As Weekend Herald columnist John Roughan says, New Zealanders are ready for their leaders to come up with a big idea. Or several. Over the Christmas break, many Kiwis enjoyed the best of our country - the joys of friends and family, the pleasure of beaches, rivers and open spaces, the sense of living in a small, intimate land where everything is still possible. Time to count our blessings, and plan for a bright future.
According to Roughan, our blessings are "rainfall, grass, blue skies, remote beauty and fresh air". He suggests New Zealand should set the international gold standard for producing wholesome and reliable food. This must be based on high environmental standards - the 100 per cent Pure New Zealand brand.
As the Pure Advantage group of business leaders have pointed out, most of our wealth is based on the land and sea, through tourism as well as food production. In an increasingly polluted and crowded world, our food, wine and tourism should be at the premium end of global markets. But for this to happen, the 100 per cent Pure NZ brand has to be real.
Around the world, consumers are demanding that food, wine and timber are sustainably produced. Here, NZ's clean, green image is of inestimable value, along with our reputation for straight dealing.
But at home, domestic policies that head in the opposite direction put both at imminent risk. The Resource Management Act, for example, is being reviewed to weaken rather than strengthen environmental standards. The Department of Conservation is being eviscerated. The global Forestry Stewardship Council standards for sustainable production of timber are being flouted, with officials turning a blind eye. The Land and Water Forum, which aimed to agree on higher water-quality standards, has been hijacked.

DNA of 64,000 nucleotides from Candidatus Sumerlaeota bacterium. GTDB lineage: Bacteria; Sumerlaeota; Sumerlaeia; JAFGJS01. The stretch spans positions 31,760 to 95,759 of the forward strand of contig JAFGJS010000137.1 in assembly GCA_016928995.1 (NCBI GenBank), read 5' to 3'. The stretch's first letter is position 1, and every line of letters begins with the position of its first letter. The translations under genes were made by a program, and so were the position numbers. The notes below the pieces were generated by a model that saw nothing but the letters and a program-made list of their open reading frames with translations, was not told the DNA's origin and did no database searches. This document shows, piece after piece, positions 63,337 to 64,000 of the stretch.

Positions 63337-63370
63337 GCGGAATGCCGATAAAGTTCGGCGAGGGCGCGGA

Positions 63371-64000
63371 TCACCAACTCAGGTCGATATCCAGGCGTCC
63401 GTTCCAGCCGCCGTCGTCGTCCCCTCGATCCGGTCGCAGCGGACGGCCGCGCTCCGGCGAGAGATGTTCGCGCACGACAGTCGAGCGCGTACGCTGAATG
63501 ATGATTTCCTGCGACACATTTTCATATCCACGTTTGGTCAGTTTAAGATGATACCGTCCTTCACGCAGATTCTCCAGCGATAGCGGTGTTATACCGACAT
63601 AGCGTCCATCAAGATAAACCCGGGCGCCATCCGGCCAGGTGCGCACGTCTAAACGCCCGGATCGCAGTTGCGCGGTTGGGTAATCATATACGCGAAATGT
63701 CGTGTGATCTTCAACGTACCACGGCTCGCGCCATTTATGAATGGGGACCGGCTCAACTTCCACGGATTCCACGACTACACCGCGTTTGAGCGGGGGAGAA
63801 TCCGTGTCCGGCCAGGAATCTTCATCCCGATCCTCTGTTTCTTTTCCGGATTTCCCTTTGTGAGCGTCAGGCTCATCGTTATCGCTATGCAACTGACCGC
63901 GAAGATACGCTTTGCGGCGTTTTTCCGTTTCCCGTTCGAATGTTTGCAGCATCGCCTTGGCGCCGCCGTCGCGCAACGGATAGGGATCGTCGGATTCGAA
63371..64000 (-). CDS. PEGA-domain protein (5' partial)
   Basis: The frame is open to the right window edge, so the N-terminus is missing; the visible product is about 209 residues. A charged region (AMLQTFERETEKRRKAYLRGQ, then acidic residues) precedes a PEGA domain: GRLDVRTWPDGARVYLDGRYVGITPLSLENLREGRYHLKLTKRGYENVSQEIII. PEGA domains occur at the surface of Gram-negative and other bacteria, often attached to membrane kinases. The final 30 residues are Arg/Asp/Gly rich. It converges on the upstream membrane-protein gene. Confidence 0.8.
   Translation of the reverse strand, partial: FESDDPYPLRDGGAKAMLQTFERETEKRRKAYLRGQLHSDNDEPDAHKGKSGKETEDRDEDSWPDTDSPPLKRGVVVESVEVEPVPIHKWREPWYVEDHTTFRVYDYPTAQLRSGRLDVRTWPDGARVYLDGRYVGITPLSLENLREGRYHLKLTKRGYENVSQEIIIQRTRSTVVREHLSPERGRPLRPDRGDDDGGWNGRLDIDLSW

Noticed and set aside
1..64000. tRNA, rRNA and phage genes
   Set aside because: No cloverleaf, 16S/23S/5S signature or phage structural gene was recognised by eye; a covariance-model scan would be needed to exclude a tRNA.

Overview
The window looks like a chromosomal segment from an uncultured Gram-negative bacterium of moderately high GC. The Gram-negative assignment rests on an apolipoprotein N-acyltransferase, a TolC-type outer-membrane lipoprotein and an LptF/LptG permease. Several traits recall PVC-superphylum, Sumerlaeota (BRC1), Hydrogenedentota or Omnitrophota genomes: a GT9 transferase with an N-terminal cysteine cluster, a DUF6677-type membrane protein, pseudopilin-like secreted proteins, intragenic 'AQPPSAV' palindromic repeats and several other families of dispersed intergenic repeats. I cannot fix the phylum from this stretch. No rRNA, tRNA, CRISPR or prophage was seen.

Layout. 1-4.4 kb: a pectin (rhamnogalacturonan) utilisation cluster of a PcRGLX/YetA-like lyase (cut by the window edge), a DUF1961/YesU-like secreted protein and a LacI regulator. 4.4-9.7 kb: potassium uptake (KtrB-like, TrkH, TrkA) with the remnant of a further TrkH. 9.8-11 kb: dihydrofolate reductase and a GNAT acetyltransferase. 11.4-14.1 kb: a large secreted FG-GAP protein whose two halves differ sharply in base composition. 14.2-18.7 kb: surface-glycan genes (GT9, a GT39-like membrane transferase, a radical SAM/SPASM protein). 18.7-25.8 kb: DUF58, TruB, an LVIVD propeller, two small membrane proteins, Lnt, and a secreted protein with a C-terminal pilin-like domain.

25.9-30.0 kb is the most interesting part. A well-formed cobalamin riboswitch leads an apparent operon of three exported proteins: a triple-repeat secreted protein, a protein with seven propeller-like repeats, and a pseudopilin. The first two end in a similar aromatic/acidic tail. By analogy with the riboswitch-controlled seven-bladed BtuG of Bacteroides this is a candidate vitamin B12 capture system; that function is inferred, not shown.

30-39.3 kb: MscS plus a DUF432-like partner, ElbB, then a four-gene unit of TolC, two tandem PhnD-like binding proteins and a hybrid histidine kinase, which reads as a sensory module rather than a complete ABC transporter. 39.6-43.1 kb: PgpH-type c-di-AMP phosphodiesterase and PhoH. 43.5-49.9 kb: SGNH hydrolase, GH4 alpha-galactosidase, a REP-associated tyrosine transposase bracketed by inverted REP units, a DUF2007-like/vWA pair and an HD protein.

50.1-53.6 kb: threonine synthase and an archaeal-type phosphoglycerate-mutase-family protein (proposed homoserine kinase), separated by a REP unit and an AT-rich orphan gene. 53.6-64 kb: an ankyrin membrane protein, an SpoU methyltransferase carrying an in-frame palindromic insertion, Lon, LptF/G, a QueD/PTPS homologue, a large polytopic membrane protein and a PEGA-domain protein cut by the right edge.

No wonder the integrity of our "clean, green" reputation is being assailed by news forums around the world. Expect much more of this in future. The uproar over traces of DCD in New Zealand milk indicates that our word on environmental matters is no longer trusted, and that the economic costs are very high. Roughan, the Pure Advantage group, Rod Oram and many other commentators are right. The only way to safeguard our reputation as a premium producer is to do as we say, and uphold high standards. It is not just cynical, but economically stupid to keep on destroying NZ's biodiversity and degrading waterways, soils and harbours in the pursuit of short-term profit. Given the gravity of the risks to our prosperity, tinkering around the edges will not do.
Industry, national and regional government and ordinary Kiwis need to link arms, get behind our 100 per cent Pure New Zealand brand and make it real. This is where we need some big ideas.
At the recent Transit of Venus Forum, hosted by the Royal Society of New Zealand, two such ideas emerged for serious discussion. One is Pest-Free New Zealand, inspired by Sir Paul Callaghan, which aims to tackle catastrophic falls in biodiversity. As he noted, of 179 countries in a recent study, NZ has the highest proportion of species at risk of extinction, and our forests are falling silent.
The other is Te Awaroa, which aims to restore NZ's streams and rivers by planting bush buffers along the banks. By "mucking in", we can work with scientists to create wildlife corridors instead of weed corridors, reduce erosion and run-off, and the harm caused by waterborne diseases. Both projects are ambitious enough to attract international attention, upholding the 100 per cent Pure New Zealand brand. Now the Christmas break is over, it's time to roll up our sleeves and get cracking. Let's take these big ideas to heart, and look after our beautiful land.
Dame Anne Salmond is a distinguished professor of Maori studies and anthropology, University of Auckland.
Dialogue Contributions are welcome and should be 600-800 words. Send your submission to firstname.lastname@example.org. Text may be edited and used in digital formats as well as on paper.By Dame Anne Salmond